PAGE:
In summer, our minds would seek refuge from the sweltering heat and wander to the sea, so close yet out of bounds to us. Even now, all these years later, some of my old classmates have never seen the sea.
Far from entitled
When I hear the US State Department refer to me and my classmates as “entitled beneficiaries,” I cannot help but laugh. I know – I have had the good fortune to travel abroad when most of my neighbors have never left the occupied West Bank – that this learning environment is neither normal nor healthy.
It is certainly far from entitled. Despite erratic funding, certainly never quite enough to properly meet needs, UNRWA has nevertheless supported millions of Palestinian refugees who would otherwise have been completely destitute, even if we did learn in overcrowded, ramshackle classrooms.
My identity as a refugee will not change regardless of what the American and Israeli governments say. My lived experience in the camp – within sight of my original village, al-Walaja, to which I am forbidden from going – learning in puddles, playing in alleyways, all these have shaped me. I cannot erase my history. I will not erase my dreams of return and justice for all.
The camp suffered many social and political difficulties at the time in 2001 when I was tasked by my teacher with writing about it, difficulties that had lingered for more than a decade.
Educational and social activities were largely prohibited during the first intifada, and the Israeli occupation authorities would shut down Palestinian schools and arrest writers and intellectuals. Reading books, writing novels, selling magazines and newspapers were considered political acts.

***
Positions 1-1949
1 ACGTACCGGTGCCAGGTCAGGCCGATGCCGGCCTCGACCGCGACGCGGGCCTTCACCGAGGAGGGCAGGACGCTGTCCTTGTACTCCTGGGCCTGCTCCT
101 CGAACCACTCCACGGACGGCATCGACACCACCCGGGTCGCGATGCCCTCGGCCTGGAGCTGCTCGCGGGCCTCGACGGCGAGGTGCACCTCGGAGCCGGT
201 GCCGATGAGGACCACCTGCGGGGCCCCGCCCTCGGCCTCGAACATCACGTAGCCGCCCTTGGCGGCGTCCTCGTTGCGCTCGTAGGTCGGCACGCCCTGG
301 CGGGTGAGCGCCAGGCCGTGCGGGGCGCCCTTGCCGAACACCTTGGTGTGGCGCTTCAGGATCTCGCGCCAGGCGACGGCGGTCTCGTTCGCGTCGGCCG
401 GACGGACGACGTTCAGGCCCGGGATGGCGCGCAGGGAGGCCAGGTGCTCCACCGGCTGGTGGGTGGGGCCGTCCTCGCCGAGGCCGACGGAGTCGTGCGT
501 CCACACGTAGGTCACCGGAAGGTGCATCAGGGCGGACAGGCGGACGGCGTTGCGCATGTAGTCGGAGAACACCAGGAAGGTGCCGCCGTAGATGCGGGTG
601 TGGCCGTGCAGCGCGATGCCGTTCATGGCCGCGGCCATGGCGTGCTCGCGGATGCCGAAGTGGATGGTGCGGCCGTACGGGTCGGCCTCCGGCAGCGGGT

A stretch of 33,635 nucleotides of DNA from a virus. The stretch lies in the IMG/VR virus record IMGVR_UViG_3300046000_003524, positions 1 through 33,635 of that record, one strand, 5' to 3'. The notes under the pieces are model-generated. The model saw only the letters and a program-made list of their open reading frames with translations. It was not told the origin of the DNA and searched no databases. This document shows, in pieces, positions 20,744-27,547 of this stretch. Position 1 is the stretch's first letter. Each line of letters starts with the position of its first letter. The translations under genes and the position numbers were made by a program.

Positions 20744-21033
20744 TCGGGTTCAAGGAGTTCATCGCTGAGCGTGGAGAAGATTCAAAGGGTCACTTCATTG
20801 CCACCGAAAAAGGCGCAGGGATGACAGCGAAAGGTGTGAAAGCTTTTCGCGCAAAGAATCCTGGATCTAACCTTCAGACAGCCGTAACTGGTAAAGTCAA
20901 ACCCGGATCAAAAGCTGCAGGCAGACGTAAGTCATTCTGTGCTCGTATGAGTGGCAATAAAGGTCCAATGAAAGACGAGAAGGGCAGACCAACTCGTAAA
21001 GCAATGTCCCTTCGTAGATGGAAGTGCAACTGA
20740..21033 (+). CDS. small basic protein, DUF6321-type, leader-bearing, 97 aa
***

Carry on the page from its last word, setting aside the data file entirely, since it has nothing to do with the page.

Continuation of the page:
Being caught in possession of a political book – which could include biographies of prisoners, or accounts of other revolutions elsewhere – could result in detention. It was an attempt at what Palestinian prisoner and writer Walid Daqqa has called a strategy of “melting the awareness,” at rendering us, in terms of our history, identity and culture, a blank sheet.
In the Palestinian context, the street has always served as a public space for both social and political life. The Israeli occupation, meanwhile, has always tried to erase Palestinian memories and culture, and replace it with ideas and principles that force a dependence on Israel. It is a political annihilation, a systematic plan that aims to create an incomplete and incoherent society composed of individuals fearful of losing what little we have left.
This “melting the awareness” strategy aims to destroy Palestinian unity and shake our conviction in liberty by putting a very high price on any form of resistance. It has devastated our social lives. As the pressure on us grows, and our freedoms and opportunities shrink, our social fabric has weakened. When I was a child, social life was centered around the common spaces in the camp. Today, it is not safe to gather this way. Our fear of the repercussions has forced us to isolate ourselves from each other in our homes.